Stephen Schmidt

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The Innocents

Similar to Crummey’s Sweetland as it delves into the minutiae of life on a northerly island, this novel can be tough going at times, but fans of narrative travel writing will appreciate Crummey’s descriptive flourishes. The relentless bleakness is alleviated by the cinematic depiction of the surrounding wilderness, with Crummey’s prose recalling that of Jim Crace in its strange, archaic terminology and sense of timelessness, and the conclusion is strangely moving.

The Water Dancer

Coates cites Toni Morrison and E.L. Doctorow as huge influences in writing this book, and the scope and seriousness on display here would make them both proud. The author can be didactic, unable to escape the weight of his message, but when he allows the action to unfold, the story becomes a work of wonder. Essential for all libraries. [See Prepub Alert, 3/4/19.]


The novel’s global range is impressive and the interconnected stories and overall tone will appeal to readers who enjoyed Lisa Halliday’s Asymmetry and Jennifer Egan’s A Visit from the Goon Squad. [See Prepub Alert, 1/23/19.]

The Organs of Sense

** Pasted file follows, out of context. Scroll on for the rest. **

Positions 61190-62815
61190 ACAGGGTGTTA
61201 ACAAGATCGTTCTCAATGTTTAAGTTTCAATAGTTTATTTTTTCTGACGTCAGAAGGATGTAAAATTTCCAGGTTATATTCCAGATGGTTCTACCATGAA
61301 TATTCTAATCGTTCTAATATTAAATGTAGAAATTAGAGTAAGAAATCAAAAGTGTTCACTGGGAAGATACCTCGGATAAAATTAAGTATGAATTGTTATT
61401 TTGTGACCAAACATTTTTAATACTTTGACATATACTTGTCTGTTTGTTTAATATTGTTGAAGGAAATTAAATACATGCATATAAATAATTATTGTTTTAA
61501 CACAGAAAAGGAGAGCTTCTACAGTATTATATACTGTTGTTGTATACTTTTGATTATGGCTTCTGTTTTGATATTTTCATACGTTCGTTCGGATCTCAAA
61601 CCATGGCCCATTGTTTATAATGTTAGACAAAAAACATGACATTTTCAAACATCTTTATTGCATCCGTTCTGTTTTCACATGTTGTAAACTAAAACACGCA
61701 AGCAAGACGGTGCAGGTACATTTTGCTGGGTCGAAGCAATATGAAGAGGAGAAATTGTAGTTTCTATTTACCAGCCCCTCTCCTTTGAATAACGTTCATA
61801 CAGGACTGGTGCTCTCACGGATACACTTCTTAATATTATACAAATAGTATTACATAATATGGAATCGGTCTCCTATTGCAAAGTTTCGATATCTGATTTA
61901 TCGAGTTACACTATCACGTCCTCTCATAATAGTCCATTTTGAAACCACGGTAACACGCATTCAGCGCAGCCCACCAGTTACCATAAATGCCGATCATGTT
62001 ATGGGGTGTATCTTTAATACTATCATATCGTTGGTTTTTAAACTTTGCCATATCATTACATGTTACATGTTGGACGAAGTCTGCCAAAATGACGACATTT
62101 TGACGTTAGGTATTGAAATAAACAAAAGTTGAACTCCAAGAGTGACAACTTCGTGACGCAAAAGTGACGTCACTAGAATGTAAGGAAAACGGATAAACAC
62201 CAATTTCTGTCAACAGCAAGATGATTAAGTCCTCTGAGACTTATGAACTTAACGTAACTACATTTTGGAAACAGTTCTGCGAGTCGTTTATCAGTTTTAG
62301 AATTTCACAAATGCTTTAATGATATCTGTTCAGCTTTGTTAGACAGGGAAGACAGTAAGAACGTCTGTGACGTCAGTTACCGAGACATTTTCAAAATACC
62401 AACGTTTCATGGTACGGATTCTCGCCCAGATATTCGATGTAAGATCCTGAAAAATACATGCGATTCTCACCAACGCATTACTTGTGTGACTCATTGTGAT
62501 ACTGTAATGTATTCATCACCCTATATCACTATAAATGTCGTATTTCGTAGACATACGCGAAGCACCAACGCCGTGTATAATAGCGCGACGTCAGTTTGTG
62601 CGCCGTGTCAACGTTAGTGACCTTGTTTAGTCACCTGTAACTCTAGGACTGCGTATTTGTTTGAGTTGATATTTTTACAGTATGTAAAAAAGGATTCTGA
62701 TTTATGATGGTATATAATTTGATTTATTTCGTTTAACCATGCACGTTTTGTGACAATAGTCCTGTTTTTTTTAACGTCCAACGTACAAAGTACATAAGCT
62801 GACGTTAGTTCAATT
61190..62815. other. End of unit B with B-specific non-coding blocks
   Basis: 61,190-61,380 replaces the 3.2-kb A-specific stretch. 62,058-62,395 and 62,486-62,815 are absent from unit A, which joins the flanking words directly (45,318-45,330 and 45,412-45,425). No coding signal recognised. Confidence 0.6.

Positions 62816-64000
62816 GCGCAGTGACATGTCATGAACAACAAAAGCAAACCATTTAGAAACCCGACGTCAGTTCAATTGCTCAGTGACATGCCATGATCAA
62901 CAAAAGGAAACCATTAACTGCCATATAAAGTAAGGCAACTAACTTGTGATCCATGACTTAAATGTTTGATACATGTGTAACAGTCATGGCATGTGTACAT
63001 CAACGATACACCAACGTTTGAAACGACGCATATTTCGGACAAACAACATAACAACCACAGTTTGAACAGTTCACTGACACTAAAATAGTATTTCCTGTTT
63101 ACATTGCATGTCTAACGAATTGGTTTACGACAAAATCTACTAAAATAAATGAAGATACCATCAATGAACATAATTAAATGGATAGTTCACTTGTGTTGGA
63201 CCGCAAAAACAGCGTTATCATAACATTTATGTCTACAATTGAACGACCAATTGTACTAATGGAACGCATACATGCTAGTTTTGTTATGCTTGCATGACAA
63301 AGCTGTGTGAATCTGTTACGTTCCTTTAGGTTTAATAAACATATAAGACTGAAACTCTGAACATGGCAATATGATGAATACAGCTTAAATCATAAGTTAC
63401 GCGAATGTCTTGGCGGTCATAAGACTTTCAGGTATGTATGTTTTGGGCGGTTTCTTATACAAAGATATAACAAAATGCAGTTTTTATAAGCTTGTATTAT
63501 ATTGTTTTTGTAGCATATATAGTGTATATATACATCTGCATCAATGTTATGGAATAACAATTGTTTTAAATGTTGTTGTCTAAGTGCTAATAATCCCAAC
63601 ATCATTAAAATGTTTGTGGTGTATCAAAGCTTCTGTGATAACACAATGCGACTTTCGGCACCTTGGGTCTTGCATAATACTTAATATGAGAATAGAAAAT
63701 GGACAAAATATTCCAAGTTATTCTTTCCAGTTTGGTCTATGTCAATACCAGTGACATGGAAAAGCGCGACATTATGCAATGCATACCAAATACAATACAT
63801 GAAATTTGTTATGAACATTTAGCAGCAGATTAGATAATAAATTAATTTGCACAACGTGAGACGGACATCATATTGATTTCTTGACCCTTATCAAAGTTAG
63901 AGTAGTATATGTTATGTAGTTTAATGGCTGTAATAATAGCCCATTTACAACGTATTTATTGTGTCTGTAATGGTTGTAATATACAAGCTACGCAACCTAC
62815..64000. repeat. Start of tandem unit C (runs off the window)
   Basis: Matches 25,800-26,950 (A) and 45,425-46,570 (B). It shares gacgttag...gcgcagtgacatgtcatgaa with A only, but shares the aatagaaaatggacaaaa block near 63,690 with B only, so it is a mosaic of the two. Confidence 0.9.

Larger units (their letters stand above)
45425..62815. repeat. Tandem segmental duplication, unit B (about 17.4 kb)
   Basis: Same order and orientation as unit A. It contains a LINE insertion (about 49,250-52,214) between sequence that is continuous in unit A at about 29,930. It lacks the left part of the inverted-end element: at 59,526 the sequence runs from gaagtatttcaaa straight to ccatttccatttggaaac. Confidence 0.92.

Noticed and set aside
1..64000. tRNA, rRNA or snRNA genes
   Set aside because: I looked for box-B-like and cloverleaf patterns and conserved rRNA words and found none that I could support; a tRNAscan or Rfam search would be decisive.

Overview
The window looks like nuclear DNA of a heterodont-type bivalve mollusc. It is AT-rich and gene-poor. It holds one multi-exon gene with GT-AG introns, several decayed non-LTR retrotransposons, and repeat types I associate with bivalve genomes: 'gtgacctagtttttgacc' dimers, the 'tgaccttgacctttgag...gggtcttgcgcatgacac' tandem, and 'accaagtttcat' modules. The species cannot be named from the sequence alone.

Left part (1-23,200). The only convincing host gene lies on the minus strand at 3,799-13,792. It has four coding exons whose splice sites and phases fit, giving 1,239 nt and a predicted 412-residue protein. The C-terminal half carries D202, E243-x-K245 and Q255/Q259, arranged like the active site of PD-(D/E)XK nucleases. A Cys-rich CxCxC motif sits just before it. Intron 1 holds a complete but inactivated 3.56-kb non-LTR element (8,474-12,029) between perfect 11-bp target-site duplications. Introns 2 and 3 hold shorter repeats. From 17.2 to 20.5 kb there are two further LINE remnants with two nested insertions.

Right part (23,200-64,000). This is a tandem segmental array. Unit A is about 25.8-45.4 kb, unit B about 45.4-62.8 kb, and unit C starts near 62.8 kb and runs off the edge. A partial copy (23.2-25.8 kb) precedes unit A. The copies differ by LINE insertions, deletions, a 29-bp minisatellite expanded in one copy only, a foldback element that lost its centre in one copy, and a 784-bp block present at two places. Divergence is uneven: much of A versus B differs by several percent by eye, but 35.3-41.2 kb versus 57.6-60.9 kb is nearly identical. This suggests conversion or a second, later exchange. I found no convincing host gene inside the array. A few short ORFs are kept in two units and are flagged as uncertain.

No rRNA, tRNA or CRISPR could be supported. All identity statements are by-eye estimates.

Great fun and notable for its singular style, playful tone, and sense of economy (Sachs covers a huge amount of ground in just over 200 pages), this impressive debut is for fans of George Saunders and Vladimir Nabokov. [See Prepub Alert, 11/12/18.]



Distinctive in his look at Iraq, Murphy can also be strident as he touches upon foreign intervention, gun control, Far Right conspiracy theorists, the taboo of being gay in the Middle East and much more. How readers view the book may depend on how they feel about these issues themselves. [See Prepub Alert, 11/19/18.]

The Electric Hotel

Smith tries to cover too much territory, but Ballard is finely rendered, and there are quite a few edge-of-your-seat moments. Recommended to fans of Graham Moore's The Last Days of Night and Amor Towles's The Gentleman from Moscow. [See Prepub Alert, 12/3/18.]

Outside Looking In

While it may be hard to get behind many of the deeply flawed characters, there is much to learn and enjoy here, as Boyle takes us deep inside the lives of Leary and his convention-bashing acolytes, offering a brisk read that provides much food for thought. Boyle fans will enjoy. [See Prepub Alert, 8/15/18.]

99 Nights in Logar

While the writing is beautiful throughout, this novel ultimately asks a lot of the reader. Its chimerical nature may be a bit off-putting, and several scenes of animal cruelty can be tough to read. Still, libraries specializing in world literature will want to have this on hand as a fine example of the meeting of modern and traditional storytelling. [See Prepub Alert, 7/9/18.]

Killing Commendatore

Those familiar with the author's inventive writing will certainly devour this, as will readers seeking challenging and thoughtful fiction. [See Prepub Alert, 4/30/18.]

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